The Principium

Texas Platters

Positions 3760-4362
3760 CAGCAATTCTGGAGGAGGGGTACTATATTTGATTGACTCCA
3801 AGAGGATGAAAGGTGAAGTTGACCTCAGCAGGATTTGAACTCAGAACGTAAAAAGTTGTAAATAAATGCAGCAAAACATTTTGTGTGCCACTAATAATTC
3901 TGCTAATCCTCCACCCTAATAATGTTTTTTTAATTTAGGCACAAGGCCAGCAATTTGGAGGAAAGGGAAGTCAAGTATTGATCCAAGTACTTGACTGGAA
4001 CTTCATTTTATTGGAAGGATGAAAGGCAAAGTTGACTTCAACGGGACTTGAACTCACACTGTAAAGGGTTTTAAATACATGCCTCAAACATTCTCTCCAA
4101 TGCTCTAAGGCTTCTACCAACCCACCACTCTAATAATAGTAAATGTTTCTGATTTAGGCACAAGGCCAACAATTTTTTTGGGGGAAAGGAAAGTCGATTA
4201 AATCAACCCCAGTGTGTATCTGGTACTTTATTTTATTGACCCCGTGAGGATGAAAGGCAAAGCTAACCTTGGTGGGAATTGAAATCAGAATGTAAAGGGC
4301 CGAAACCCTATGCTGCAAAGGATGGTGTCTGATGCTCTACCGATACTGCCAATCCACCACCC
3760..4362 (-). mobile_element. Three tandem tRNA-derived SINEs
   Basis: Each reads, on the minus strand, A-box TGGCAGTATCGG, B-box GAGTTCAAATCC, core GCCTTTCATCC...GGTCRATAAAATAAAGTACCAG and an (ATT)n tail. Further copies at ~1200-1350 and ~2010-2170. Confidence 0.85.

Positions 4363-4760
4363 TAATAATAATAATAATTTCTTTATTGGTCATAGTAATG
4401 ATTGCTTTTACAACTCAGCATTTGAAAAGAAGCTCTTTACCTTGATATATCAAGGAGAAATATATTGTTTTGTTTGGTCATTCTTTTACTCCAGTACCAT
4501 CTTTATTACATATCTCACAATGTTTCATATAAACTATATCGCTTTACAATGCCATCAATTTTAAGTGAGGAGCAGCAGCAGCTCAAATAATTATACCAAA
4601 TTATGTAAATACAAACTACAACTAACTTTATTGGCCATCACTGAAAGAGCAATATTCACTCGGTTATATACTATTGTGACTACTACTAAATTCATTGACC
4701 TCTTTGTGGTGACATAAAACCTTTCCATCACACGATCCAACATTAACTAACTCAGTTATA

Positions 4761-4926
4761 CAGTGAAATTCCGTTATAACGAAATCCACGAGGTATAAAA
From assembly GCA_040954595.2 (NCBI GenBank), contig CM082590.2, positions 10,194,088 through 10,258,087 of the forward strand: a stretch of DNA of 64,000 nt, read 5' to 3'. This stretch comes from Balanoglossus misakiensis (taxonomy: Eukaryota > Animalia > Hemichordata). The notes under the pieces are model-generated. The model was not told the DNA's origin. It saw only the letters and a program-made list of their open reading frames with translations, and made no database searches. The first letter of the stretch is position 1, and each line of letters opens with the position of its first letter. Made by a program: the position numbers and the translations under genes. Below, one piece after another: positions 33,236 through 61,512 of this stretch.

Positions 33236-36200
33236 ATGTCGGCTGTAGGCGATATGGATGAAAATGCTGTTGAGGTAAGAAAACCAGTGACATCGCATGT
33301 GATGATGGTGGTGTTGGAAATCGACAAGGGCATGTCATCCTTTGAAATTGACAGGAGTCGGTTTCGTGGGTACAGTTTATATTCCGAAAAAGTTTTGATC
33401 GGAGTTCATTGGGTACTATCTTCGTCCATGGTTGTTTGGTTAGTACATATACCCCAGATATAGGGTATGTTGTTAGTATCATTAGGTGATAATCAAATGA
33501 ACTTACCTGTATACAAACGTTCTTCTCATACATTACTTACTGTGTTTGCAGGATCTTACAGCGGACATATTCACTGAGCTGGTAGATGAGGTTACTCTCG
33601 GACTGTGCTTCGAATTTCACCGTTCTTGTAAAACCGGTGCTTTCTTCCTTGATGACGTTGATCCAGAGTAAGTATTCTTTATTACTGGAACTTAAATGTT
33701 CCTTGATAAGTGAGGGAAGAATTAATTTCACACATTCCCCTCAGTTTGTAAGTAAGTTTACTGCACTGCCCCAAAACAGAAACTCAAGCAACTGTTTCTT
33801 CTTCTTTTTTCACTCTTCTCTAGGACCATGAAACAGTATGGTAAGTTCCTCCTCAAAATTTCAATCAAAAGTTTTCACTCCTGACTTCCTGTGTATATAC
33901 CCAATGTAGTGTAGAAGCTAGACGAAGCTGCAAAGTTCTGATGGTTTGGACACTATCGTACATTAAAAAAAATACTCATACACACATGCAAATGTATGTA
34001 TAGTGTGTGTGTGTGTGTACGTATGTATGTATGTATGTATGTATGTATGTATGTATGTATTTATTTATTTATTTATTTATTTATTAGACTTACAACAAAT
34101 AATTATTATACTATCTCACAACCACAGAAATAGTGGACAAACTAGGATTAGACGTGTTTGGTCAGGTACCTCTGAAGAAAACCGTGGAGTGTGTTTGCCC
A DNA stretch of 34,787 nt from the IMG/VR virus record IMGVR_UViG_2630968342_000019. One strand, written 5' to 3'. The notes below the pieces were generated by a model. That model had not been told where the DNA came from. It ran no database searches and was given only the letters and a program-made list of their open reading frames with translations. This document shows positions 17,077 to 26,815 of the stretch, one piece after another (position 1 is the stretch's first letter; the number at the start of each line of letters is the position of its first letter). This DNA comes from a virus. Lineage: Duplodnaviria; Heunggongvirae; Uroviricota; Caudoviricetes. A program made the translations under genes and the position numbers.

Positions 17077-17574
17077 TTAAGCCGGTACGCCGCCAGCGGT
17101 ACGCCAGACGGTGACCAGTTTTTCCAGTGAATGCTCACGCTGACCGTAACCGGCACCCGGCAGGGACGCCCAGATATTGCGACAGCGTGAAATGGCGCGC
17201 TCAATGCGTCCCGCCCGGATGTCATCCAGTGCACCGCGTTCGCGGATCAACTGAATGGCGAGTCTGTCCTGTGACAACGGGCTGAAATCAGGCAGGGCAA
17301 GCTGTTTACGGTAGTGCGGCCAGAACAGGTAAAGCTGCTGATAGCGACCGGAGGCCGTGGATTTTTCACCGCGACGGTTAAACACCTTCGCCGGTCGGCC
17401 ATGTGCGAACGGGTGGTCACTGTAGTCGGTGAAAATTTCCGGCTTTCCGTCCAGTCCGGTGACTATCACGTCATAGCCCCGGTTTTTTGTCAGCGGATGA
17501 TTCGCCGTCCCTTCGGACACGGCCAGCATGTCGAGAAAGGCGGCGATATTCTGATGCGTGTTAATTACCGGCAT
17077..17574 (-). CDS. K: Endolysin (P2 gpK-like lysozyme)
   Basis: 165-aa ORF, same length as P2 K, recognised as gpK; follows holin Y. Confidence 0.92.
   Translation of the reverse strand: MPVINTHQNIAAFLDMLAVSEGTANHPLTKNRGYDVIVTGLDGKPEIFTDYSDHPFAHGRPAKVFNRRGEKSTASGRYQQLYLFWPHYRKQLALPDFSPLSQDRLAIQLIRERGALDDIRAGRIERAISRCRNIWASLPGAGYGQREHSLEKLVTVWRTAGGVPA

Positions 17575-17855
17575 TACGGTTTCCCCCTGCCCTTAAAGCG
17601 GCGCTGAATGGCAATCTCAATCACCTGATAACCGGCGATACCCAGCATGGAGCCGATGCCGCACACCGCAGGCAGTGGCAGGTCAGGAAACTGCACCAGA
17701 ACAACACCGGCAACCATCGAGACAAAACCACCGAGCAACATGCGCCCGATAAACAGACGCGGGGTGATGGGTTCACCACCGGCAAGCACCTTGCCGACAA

Self-produced, The Principium introduces local rapper Malik on its opener, "Trying to make your dreams for real." With that, 19-year-old Austin Community College MC Brian Baptiste becomes the future of Austin hip-hop. A fundamentally idealistic, sophisticated affair, The Principium demonstrates unusual self-trust, locking into a peculiar dream state with an Inception-like tunneling quality beginning on daydreamer "Time," a full-fledged single-in-waiting. Shades of Drake and J. Cole color "Talk About It," which, without warning, breaks down into a hazy, cool, jazz affair – an album-long motif. "Eyes Open" and the too-cool romantics of "In Tune" fit comfortably into the contemporary rap/sung vein dominating airwaves. "I think nothing of you, but don't think less of me," he explains on the foggy "Paradox." The album's best tracks come deeper in the program – stalking brooder "In the Black" and booming (faintly) sociopolitical "Wash It Off (The Chase)" – layering vocals atop nuanced sonics, ranging stormy to menacing. On penultimate soul-trap effort "Water," Baptiste's actual baptism is heard, completing the artist's trip through his darkest valley into redemption.


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